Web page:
On a sunny weeknight in May, more than 20 locals marched the streets of Pemberton to the elementary school with placards reading, "keep our rivers wild!," heading for a meeting about a proposed hydroelectric power plant on Pemberton Creek, which would be part-owned by the Village of Pemberton. That creek runs literally through the back of town, and connects to a stunning waterfall a steep 20-minute hike up the hill, which can be seen and heard from many homes in Pemberton.
The mood at the elementary school meeting was tense. No one actually threw rotten vegetables at the speakers, though afterwards one person did ask the VOP's chief administrative officer Daniel Sailland how he could sleep at night.
After brief presentations, attendees were invited to write up what they liked about the idea. Twenty-seven people simply wrote "Nothing!" on a post-it-note and slapped it on one poster.
The idea of putting an independent power plant in Pemberton's backyard met with such fierce opposition from residents that council decided this June to put the project on hold — for now. "There's no rush. We have a five-year window, and a good portion of the community isn't with us on this," says Sailland.
Before its license to explore hydroelectric options on the creek runs out in five years' time, Pemberton will instead work on a broader community vision for if and how they want to contribute to B.C.'s power generation, and investigate the pros and cons of other community-led power projects in B.C., like Nelson's community-owned hydroelectric plant on the Kootenay River.
If, at the end of those five years, Pemberton has done nothing else to explore power production on their creek, its license to investigate that option will revert back to the province — and someone else could pick up the baton. So the long-term prospect of a power plant in Pemberton's backyard still remains a possibility.
Meanwhile, opposition against the Pemberton Creek and other nearby projects seems to have increased B.C. residents' awareness of run-of-river hydroelectric independent power plants (IPPs) in general, says Craig Orr of the Watershed Watch Salmon Society. There are dozens of projects approved and not yet built in B.C., including many in the Sea to Sky region (see box).
And, despite environmental assessments, no one really knows what the cumulative impact will be. A research group based at Simon Fraser University is now gearing up to try and assess that — providing some data with which people can intelligently judge the relative impacts of one power source over another.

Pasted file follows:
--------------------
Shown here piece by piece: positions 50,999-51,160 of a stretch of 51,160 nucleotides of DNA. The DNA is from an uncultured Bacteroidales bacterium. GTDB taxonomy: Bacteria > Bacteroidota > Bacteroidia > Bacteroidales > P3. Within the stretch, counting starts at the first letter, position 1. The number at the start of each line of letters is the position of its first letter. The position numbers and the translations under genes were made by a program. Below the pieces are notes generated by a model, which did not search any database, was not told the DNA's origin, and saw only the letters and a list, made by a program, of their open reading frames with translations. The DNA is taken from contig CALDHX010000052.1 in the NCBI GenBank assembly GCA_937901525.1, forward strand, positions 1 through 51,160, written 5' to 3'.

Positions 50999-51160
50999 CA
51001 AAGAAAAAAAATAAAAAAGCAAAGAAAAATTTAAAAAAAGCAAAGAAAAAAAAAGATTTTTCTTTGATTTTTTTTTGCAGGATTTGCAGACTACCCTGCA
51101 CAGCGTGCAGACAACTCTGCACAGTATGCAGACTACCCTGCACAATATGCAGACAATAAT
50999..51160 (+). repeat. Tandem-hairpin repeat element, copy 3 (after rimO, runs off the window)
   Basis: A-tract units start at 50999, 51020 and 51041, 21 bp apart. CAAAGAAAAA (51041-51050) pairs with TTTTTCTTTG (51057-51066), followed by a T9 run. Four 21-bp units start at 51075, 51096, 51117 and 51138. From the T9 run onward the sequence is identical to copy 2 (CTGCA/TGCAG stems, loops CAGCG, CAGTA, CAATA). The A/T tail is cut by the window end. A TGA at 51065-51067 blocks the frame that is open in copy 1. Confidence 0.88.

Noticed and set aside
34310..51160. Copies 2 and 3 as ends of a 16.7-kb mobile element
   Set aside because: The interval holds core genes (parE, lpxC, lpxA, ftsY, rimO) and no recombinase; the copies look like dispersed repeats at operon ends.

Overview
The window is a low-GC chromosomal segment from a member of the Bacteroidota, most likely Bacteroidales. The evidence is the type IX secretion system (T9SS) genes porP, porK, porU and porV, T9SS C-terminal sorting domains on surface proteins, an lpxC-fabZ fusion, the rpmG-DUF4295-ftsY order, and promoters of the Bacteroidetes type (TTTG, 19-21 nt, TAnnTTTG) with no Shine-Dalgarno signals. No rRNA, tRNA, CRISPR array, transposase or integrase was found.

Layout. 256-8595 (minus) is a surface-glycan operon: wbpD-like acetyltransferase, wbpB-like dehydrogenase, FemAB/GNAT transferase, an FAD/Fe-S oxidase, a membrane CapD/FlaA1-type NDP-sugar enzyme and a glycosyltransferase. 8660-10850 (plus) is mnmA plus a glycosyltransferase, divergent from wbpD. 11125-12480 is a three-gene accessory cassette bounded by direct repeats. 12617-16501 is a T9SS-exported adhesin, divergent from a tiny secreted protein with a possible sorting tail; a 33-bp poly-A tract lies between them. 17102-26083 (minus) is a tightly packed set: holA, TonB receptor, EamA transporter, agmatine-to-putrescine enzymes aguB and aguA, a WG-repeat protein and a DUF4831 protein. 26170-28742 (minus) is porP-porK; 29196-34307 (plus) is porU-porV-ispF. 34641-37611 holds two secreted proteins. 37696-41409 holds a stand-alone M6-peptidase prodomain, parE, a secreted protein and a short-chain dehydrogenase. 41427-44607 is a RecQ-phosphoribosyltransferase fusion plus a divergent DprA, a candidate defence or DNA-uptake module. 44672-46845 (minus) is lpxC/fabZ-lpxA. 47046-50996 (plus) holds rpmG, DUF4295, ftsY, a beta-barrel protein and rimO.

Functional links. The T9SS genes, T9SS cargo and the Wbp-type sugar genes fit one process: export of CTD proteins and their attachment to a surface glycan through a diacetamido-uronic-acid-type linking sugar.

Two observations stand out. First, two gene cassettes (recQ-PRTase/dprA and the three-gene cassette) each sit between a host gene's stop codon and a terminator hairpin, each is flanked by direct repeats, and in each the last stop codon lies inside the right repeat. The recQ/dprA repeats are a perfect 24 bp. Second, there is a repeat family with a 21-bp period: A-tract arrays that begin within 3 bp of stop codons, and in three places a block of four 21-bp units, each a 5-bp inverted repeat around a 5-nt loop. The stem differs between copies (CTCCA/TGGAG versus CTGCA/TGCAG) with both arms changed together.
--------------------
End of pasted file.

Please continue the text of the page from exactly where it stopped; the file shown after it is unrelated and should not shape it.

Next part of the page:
Every proposed IPP is different, but concerns centre on the same things: destruction of wildlife habitat, interference with recreational uses like river kayaking, noise and visual pollution, minimal contribution to the local economy, and lax government regulation and monitoring compounded by poor compliance. For some, nothing is worth these risks. For others it's a balance of opportunity versus risk.
Much of the opposition has an environmental slant, despite the fact that IPPs have been given a theoretical thumbs-up from many environmental organizations, including the U.S.-based grassroots group 350.org. The thinking goes that run-of-river hydropower produces practically zero carbon dioxide emissions. If the world's biggest problem is climate change, then it might be worth cutting access roads into the wilderness to replace coal-burning power plants with hydropower.
"We can love our salmon-bearing streams and our grizzly bears, but if we have four degrees of warming, who cares? They're not going to be around. You need to put it in the bigger picture," says Andrew Weaver, a University of Victoria climate scientist and the newly elected Green Party member of B.C.'s legislature. "There are a lot of vested interests that come into play," he admits. BC Hydro's plans have been affected by politics, unions and business interests. But the solution isn't to abandon a push for renewable energy, he says: "It's about regulation."
Those who agree with this perspective but still oppose the Pemberton IPP proposal risk taking a hypocritical "NIMBY" position: happy with the idea of well-monitored IPPs, so long as they're "not in my backyard".
B.C. will need more energy from somewhere as usage starts to outstrip our supply. The question is whether the environmental and social impacts of many distributed power sources, like IPPs, are better or worse for the planet and our communities than large dam-based hydro or fossil fuel-burning plants. And if IPPs come out the winner, then where should they be placed?